37. Myers, J. K., Weissman, M. M., Tischler, G. L., Holzer, C. E., Leaf, P. J., Orvaschel, H., Anthony, J., Boyd, J., Burke, J., Kramer, M., & Stoltzman, R. (1984). Six-month prevalence of psychiatric disorders in three communities.Archives of General Psychiatry, 41, 959–967.PubMedGoogle Scholar
  38. National Institute of Mental Health (1990).Mental Health Organizations, U.S., 1986, Series CN No. 12, DHHS Publ. No. (ADM) 90-1700. Washington, DC: Superintendent of Documents, U.S. Government Printing Office.Google Scholar
  39. Peatman, J. G. (1947).Descriptive and sampling statistics. New York: Harper and Brothers.Google Scholar
  40. Reich, J. (1987). Instruments measuring DSM-III and DSM-III-R personality disorders.Journal of Personality Disorders, 1, 220–240.Google Scholar
  41. Schwartz, M., Wiggins, J., & Norko, M. (1989). Prototypes, ideal types, and personality disorders: The return to classical psychiatry.Journal of Personality Disorders, 3(1), 1–9.Google Scholar
  42. Smith, D., Carroll, J., & Fuller, G. (1988). The relationship between the MCMI and MMPI in a private outpatient mental health clinic population.Journal of Clinical Psychology, 44(2), 165–174.PubMedGoogle Scholar
  43. Tracy, H. M., Green, C., & McCleary, J. (1987). Noncompliance in hemodialysis patients as measured with the MBHI.Psychology and Health, 1(4), 411–423.Google Scholar
  44. Tryer, P. (1988). What's wrong with DSM-III personality disorders?Journal of Personality Disorders, 2(4), 281–291.Google Scholar
  45. Weisberg, M. B., & Page, S. (1988). MBHI and perceived efficacy of home and hospital dialysis.Journal of Social and Clinical Psychology, 6(3–4), 408–422.Google Scholar
  46. Weissman, M. M., & Klerman, G. (1977). Sex differences and the epidemiology of depression.Archives of General Psychiatry, 34, 98–111.PubMedGoogle Scholar
  47. Widiger, T. A. (1991). Definition, diagnosis and differentiation.Journal of Personality Disorders, 5(1), 42–51.Google Scholar
  48. Widiger, T., & Frances, A. (1985a). Axis II personality disorders: Diagnostic and treatment issues.Hospital and Community Psychiatry, 42(6), 619–627.Google Scholar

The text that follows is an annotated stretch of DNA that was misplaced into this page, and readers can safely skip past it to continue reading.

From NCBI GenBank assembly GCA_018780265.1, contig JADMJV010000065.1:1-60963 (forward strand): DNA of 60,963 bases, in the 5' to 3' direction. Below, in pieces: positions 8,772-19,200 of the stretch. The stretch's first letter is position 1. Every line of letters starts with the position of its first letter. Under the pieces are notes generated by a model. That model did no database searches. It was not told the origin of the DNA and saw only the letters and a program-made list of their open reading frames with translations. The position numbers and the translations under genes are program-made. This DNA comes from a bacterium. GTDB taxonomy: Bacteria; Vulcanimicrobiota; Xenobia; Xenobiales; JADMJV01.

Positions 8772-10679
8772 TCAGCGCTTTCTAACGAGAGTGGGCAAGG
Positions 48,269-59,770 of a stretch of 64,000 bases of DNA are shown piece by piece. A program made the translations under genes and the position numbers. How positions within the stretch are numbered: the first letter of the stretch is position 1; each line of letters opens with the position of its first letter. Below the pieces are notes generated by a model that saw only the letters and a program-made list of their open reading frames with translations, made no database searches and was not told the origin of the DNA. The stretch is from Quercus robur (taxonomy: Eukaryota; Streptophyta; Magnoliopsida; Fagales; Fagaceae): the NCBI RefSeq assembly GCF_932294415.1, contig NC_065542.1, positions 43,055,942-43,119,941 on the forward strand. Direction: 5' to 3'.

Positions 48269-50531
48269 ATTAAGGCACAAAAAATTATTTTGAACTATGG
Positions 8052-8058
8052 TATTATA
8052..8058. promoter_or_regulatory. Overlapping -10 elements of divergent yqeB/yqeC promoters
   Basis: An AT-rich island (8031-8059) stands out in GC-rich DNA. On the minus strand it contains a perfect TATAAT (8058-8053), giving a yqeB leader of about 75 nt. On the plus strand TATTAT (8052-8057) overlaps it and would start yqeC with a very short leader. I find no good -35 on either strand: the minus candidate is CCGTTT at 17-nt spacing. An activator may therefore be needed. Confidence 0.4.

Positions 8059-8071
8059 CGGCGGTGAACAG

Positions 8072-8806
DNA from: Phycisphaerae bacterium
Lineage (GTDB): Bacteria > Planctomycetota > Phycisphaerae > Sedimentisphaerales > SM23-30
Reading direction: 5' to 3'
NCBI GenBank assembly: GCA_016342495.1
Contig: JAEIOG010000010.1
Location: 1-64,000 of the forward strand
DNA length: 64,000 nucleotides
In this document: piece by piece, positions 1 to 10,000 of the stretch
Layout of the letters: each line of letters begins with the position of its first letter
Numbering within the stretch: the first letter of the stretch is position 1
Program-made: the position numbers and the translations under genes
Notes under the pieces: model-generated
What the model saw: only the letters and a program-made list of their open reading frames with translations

49. Widiger, T., & Frances, A. (1985b). The DSM-III personality disorders: Perspectives from psychology.Archives of General Psychiatry, 42(6), 616–623.Google Scholar
  50. Widiger, T., & Frances, A. (1987). Interviews and Inventories for the measurement of personality disorders.Clinical Psychology Review, 1, 49–75.Google Scholar
  51. Widiger, T., & Rogers, J. (1989). Prevalence and comorbidity of personality disorders.Psychiatric Annals, 19(3), 132–136.Google Scholar
  52. Widiger, T., & Sanderson, C. (1987). The congruent and discriminant validity of the MCMI as a measure of the DSM III personality disorders.Journal of Personality Assessment, 51(2), 228–242.PubMedGoogle Scholar
  53. Wiggins, J., & Pincus, A. (1989). Conceptions of personality disorders and dimensions of personality.Psychological Assessment: A Journal of Consulting and Clinical Psychology, 1(4), 305–316.Google Scholar
  54. Wise, E. A. (1994). Personality style codetype concordance between the MCMI and MBHI.Journal of Clinical Psychology, 50(3), 367–380.PubMedGoogle Scholar
  55. Zachary, R. A. (1986).Shipley Institute of Living Scale: Revised manual. Los Angles: CA, WPS.Google Scholar

Copyright information

© Plenum Publishing Corporation 1994

Authors and Affiliations

  • Edward A. Wise
    • 1
  1. 1.Center for Health Sciences, Psychiatry DepartmentMental Health Resources and University of TennesseeMemphis

Personalised recommendations